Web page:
Author + information
- Received January 3, 2018
- Revision received March 3, 2018
- Accepted March 6, 2018
- Published online May 7, 2018.
- Arman Qamar, MDa,
- Muthiah Vaduganathan, MD, MPHb,
- Norton J. Greenberger, MDc and
- Robert P. Giugliano, MD, SMa,∗ ()
- aTIMI Study Group, Cardiovascular Division, Brigham and Women’s Hospital, Harvard Medical School, Boston, Massachusetts
- bHeart & Vascular Center, Brigham and Women’s Hospital, Harvard Medical School, Boston, Massachusetts
- cGastroenterology, Hepatology, and Endoscopy Division, Brigham and Women’s Hospital, Harvard Medical School, Boston, Massachusetts
- ↵∗Address for correspondence:
Dr. Robert P. Giugliano, TIMI Study Group, Brigham and Women’s Hospital, 60 Fenwood Avenue, Suite 7022, Boston, Massachusetts 02115.
Patients with liver disease are at increased risks of both thrombotic and bleeding complications. Many have atrial fibrillation (AF) or venous thromboembolism (VTE) necessitating oral anticoagulant agents (OACs). Recent evidence has contradicted the assumption that patients with liver disease are “auto-anticoagulated” and thus protected from thrombotic events. Warfarin and non–vitamin K–antagonist OACs have been shown to reduce thrombotic events safely in patients with either AF or VTE. However, patients with liver disease have largely been excluded from trials of OACs. Because all currently approved OACs undergo metabolism in the liver, hepatic dysfunction may cause increased bleeding. Thus, the optimal anticoagulation strategy for patients with AF or VTE who have liver disease remains unclear. This review discusses pharmacokinetic and clinical studies evaluating the efficacy and safety of OACs in patients with liver disease and provides a practical, clinically oriented approach to the management of OAC therapy in this population.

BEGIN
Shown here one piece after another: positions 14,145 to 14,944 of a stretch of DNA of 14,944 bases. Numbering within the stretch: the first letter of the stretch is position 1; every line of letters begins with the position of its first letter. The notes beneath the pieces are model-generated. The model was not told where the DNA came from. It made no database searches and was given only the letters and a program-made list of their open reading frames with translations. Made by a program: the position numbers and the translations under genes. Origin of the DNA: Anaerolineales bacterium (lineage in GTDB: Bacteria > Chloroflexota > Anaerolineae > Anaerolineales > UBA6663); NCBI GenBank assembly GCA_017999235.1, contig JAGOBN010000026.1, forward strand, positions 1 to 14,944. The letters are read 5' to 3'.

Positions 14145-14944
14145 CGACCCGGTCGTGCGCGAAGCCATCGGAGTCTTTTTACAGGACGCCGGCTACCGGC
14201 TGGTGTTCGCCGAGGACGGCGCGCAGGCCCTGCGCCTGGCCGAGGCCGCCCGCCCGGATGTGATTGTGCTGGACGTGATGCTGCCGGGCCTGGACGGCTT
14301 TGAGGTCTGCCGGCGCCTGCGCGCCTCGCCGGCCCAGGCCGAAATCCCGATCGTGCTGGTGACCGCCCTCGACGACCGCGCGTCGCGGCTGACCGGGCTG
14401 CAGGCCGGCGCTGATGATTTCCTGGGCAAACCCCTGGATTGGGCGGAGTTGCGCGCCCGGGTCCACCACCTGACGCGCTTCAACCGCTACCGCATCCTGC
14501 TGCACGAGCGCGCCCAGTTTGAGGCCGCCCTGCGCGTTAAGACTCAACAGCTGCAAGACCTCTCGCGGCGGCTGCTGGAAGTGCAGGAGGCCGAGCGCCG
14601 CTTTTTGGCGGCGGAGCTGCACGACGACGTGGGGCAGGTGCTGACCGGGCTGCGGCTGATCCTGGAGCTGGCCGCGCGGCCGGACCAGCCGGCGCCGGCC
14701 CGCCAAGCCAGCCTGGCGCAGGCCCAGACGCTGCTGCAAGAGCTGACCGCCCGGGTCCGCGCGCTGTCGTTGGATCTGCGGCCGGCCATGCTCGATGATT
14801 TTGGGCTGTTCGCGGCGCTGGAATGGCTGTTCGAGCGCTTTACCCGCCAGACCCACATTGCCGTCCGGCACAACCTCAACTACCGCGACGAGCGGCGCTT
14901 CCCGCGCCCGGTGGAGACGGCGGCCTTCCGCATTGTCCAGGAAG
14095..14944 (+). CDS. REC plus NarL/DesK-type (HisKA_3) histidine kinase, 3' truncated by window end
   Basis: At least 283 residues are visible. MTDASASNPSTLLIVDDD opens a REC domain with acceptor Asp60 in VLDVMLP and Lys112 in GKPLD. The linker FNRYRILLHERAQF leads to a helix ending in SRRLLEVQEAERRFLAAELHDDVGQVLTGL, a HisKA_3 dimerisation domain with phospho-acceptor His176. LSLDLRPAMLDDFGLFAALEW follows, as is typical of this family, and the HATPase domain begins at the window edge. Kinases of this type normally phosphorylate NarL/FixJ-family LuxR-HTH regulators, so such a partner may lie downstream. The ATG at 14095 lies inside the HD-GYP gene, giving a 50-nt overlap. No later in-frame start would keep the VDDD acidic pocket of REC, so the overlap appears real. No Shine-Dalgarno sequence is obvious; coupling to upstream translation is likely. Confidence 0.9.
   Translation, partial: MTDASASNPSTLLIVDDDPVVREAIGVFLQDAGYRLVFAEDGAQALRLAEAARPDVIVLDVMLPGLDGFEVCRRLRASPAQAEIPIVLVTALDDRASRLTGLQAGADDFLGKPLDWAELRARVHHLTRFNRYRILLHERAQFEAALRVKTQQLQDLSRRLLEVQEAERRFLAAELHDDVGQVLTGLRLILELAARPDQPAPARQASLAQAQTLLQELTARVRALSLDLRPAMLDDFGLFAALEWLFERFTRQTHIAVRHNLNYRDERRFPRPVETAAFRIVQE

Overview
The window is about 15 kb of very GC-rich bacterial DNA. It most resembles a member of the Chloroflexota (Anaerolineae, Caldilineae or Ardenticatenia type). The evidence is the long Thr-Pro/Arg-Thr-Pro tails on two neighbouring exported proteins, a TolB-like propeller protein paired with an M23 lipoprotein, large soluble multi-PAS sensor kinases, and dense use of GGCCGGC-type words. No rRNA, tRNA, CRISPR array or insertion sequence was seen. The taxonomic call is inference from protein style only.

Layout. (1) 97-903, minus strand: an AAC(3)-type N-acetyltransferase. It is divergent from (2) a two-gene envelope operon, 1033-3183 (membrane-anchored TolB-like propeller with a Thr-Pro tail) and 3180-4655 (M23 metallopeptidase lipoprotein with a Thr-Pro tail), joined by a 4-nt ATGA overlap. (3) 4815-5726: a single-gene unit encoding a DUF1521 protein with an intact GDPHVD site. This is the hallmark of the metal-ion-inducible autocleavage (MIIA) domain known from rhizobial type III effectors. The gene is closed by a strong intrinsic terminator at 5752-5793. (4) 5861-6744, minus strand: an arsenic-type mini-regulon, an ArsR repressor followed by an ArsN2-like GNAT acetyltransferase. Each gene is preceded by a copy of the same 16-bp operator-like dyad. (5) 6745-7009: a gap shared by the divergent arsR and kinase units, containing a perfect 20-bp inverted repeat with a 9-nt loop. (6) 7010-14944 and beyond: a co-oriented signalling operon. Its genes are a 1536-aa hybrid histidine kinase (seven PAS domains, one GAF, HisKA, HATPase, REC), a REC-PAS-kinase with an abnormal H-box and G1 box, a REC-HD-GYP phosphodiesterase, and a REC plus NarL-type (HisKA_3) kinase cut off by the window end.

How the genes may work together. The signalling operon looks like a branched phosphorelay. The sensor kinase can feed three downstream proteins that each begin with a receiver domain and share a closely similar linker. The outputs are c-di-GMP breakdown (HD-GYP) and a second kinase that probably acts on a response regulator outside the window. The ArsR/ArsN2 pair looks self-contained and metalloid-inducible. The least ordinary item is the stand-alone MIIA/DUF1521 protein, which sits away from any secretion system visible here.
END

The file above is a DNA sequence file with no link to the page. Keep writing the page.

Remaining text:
Drs. Qamar and Vaduganathan are supported by the National Heart, Lung, and Blood Institute T32 post-doctoral training grant (T32HL007604). Dr. Greenberger has served on the hepatic clinical endpoint committee of the ENGAGE AF-TIMI 48 trial funded by Daiichi-Sankyo. Dr. Giugliano’s institution has received research grants from Daiichi-Sankyo to support the ENGAGE AF-TIMI 48 trial; honoraria for continuing medical education programs from Daiichi-Sankyo and the American College of Cardiology; and is a compensated consultant for Boehringer Ingelheim, Bristol-Myers Squibb, Daiichi-Sankyo, Merck, Portola, and Pfizer.
- Received January 3, 2018.
- Revision received March 3, 2018.
- Accepted March 6, 2018.
- 2018 American College of Cardiology Foundation
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